Welcome to the Exhibit Gallery of Cedarville University's institutional repository.
With the coming of the Protestant Reformation, the 15th and 16th centuries were religiously tumultuous in England and Europe with some of the struggle focusing on whether it was appropriate or not for the Scriptures to be made available in the common language for all to read. This conflict was most evident in England where in significant periods of the 16th century under the Roman Catholic Church, it was illegal to translate the Scriptures into the English language from Latin. There were times when it was illegal to read those illegal translations in public–or to own one. There were times when people were martyred for doing both. This exhibit of early printed English Bibles is intended to tell that story and recognize those who gave up comfort, safety, living in their own country, and in some cases their lives, to make sure that everyone would have the privilege of reading the Bible in their own language.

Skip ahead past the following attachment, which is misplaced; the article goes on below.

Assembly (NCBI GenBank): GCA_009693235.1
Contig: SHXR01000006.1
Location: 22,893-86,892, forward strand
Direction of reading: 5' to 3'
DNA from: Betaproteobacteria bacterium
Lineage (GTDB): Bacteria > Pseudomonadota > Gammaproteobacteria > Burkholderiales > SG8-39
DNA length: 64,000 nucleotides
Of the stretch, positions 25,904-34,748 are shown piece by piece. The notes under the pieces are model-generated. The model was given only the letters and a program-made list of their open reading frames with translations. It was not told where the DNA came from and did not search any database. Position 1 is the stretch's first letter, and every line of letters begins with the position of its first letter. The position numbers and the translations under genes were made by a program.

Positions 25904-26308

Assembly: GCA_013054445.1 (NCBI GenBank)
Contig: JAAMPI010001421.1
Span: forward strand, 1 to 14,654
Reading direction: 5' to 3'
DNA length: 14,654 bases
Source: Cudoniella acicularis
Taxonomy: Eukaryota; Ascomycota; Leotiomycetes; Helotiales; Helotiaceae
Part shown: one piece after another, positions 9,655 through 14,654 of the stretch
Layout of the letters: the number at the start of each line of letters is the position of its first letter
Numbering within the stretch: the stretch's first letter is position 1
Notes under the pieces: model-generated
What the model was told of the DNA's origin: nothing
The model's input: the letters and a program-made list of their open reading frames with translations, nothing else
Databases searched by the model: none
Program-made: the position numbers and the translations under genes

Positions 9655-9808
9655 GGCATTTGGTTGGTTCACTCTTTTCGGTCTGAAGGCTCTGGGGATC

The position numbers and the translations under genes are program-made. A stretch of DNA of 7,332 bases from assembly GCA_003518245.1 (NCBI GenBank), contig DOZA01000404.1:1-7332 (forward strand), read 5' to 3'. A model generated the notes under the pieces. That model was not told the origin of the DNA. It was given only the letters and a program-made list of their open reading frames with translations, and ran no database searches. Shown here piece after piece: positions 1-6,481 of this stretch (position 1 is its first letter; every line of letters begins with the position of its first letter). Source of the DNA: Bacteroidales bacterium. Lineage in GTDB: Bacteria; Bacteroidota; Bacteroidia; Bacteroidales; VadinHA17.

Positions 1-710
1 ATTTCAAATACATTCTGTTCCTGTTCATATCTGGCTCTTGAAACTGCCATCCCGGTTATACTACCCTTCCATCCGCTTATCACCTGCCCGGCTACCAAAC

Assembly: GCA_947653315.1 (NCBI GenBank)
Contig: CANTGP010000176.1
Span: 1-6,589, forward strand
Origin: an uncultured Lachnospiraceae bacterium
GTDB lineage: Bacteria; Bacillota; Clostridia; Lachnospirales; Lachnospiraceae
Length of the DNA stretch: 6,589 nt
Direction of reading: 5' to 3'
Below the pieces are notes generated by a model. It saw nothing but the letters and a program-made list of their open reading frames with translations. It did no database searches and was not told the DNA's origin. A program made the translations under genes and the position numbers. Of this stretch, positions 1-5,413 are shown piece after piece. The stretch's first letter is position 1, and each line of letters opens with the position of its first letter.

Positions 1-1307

For centuries, those who composed music for the church were arguably the major influencers on the development of music in the western world. At other times, the culture of music in vogue was adopted by the church and integrated into worship elements. Church music has generally been based on singing, written for individuals and choirs to express the words of Scripture and the experience of faith as encouraged by the words of Bible, "Speaking to yourselves in psalms and hymns and spiritual songs, singing and making melody in your heart to the Lord." (Ephesians 5:19)From the early, simple monophonic chants sung by the clergy and monks alone, to the complex polyphony of the Renaissance sung by choirs, to the vibrant congregational singing inspired by the Reformation and the revivals, to the simple singing of the Psalms without instruments in the settlements of the New World, music has continued to lead God's people in personal and corporate worship experiences. This exhibit provides selected examples of church music starting with the plainsong of the Middle Ages on through the development of Gospel hymns and the shape-note tradition of the 19th century.